White Island

Today I set off on a full day trip to White Island, New Zealand’s only marine volcano. Getting there involves a shuttle bus out to Whakatane, followed by a 2 hour boat trip out at sea. I sit outside on the back of the boat for most of the trip, but as the sea gets rougher as we get further from the coast, the outside of the boat becomes a dumping ground for all the water flying over the top! Feeling a little damp I move inside.

Approaching the island I’m struck by how volcanic looking it is. It has the classic volcano characteristic of smoke coming out of it’s cone – though I learn later that it’s actually only steam. It’s rather a rough landing onto the island by tender boat, with a lot of shouting to get off the boat quickly! It’s good to be on stable ground, though the ground here probably isn’t as stable as the mainland.

We start our walk with a brief saftey talk, mainly about keeping our hard hats on, and on how to use the gas masks which are essential equipment for anyone visiting the island. The gas masks are to be used on an as required basis, as the sulpher in the air can make it difficult to breathe. If the volcano erupts we are to take cover as best we can behind a rock and not run for the boat, as the boat will leave us behind and go out to sea until it’s safe to return.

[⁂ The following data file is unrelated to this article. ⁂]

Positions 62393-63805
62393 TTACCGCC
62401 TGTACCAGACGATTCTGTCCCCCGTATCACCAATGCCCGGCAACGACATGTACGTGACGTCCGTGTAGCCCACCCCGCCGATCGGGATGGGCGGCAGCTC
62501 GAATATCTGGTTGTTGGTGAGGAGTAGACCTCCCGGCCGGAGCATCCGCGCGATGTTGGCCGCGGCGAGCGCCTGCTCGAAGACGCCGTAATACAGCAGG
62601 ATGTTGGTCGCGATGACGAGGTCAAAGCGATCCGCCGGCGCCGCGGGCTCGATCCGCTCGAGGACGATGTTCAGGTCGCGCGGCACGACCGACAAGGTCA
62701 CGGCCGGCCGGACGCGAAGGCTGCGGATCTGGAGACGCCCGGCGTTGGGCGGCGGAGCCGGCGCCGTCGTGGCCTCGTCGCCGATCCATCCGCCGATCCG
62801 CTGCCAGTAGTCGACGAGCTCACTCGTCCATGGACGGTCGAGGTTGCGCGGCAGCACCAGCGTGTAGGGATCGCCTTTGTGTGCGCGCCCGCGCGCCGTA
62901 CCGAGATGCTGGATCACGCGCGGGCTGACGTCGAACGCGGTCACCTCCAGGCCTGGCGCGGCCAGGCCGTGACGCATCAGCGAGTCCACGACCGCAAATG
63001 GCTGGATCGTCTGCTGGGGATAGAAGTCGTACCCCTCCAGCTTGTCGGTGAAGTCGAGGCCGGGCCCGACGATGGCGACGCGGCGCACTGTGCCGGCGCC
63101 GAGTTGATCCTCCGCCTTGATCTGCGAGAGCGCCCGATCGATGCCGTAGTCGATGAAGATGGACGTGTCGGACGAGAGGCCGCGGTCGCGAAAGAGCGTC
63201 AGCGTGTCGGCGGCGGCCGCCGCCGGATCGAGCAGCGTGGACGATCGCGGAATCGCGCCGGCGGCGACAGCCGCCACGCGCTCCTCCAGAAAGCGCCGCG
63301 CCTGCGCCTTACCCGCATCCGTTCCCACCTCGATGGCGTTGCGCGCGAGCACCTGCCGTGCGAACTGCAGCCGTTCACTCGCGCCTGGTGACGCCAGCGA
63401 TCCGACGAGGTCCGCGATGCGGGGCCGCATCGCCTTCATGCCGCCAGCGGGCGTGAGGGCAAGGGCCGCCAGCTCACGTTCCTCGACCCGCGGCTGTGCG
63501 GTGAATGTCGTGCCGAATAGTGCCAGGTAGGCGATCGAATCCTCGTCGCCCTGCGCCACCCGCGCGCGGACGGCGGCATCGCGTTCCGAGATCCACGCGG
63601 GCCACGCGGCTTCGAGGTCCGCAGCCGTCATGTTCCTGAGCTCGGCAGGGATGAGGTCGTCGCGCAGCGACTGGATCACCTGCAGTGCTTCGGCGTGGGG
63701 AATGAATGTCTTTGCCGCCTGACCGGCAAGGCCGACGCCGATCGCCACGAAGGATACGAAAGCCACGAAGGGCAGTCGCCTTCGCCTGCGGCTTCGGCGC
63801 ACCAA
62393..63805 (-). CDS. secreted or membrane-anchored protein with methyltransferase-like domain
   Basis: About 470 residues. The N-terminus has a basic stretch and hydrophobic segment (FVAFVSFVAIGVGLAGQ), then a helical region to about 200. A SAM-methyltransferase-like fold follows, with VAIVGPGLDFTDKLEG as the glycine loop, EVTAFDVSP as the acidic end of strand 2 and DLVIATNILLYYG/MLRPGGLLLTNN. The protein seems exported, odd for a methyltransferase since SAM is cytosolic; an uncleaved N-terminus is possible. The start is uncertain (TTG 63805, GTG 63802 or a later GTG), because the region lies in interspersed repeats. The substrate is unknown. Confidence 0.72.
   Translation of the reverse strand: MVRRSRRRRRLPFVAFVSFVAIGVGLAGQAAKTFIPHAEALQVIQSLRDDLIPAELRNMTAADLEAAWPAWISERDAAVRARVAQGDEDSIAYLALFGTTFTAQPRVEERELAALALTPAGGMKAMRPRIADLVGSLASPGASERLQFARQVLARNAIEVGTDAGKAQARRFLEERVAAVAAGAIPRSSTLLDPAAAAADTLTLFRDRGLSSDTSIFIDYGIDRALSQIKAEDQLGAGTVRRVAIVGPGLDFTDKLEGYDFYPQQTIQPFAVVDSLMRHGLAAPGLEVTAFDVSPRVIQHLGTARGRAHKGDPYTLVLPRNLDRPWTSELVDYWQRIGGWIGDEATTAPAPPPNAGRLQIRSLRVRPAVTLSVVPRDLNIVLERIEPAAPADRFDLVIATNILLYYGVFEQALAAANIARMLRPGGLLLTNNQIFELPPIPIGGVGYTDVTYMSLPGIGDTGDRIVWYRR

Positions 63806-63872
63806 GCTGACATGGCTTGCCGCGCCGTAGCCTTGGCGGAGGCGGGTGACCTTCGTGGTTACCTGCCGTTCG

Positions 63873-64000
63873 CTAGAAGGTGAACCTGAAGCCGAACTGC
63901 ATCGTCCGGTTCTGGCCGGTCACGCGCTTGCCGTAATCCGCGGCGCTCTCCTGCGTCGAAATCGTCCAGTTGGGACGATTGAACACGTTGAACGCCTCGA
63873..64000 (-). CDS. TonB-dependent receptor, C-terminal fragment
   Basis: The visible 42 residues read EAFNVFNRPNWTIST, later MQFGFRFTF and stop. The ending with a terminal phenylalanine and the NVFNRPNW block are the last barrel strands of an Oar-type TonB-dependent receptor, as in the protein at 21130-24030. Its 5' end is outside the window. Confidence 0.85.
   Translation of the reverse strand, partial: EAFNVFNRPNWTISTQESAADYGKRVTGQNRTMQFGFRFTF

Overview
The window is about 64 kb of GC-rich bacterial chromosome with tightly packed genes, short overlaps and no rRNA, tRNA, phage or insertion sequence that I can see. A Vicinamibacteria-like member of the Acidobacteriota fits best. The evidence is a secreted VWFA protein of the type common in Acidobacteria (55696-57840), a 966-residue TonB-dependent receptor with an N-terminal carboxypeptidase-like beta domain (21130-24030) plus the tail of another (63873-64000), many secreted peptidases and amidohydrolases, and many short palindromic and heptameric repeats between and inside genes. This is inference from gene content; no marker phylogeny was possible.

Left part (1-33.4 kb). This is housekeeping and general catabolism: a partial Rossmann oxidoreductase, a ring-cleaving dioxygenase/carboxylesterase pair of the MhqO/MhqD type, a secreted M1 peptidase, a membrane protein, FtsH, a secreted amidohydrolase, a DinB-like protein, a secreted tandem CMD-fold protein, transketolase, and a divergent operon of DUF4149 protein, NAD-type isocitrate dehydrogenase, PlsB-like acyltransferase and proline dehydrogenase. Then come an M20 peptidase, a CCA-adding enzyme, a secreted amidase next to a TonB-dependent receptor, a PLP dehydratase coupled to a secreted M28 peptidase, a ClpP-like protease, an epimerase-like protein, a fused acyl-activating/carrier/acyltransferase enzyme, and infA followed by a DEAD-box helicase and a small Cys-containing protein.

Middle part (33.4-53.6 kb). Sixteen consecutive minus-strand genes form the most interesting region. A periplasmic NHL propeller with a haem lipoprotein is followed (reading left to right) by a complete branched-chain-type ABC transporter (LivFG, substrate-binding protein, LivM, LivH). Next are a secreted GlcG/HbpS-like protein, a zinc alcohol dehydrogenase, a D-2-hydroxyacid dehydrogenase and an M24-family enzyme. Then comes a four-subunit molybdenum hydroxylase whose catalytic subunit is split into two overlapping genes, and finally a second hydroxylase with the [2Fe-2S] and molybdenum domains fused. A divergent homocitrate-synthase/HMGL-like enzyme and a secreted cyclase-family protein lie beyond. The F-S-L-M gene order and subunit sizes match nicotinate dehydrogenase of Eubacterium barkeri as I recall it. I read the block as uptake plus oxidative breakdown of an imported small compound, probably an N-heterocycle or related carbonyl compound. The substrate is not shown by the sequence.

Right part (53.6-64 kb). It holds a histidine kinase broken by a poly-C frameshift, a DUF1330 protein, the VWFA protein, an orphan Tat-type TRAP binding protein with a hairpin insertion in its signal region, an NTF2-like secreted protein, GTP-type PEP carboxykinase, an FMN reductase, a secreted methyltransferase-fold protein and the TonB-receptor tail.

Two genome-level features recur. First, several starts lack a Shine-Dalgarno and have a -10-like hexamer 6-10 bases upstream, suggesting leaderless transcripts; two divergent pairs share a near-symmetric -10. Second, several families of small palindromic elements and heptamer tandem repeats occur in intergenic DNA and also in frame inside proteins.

We start our tour heading up towards the crator, passed fumeroles and barren landscapes. Our guide hands out sweets to suck, the purpose of them being to lubricate our throats so that the sulpher doesn’t make us cough as much. It doesn’t really work, and I find myself using the gas mask quite a bit, though the guides don’t seem to use theirs at all.

We reach the rim of the crator. All we can see is a mass of steam coming from the crator lake, obliterating any view of the lake itself. A small green pool to the side of the main lake is dark green in colour, displaying the vivid colour which the crator lake would have.

Moving on, we hear about the sulpher factory that used to operate on the island. The first was destroyed by a landslide in the middle of the night killing all the workers who lived there. The second still remains, though in ruins. The workers for this factory lived further round the island out of the danger zone, and the torturous track they had to walk to get to work when the sea was too rough is still visible.

On route to the factory we are invited to try some White Island Spring water. At a pleasant 38C it would be a nice temperature for a bath, but it tastes pretty disgusting! After we have all tried it, they then procede to tell us that there are among other things, small quantities of Arsenic in the water!

We reach the factory and explore the ruins, badly rusted machinery and strangely preserved wood. Nothing lasts long in this environment – the workers used to wear woolen clothes as wool was the clothing that lasted the longest.

We return to the boat, and have a quick cruise round the side of the island, admiring the fur seals and line of vegetation which suddenly springs up just outside the crator. Pack lunches are handed out and the return journey begins.

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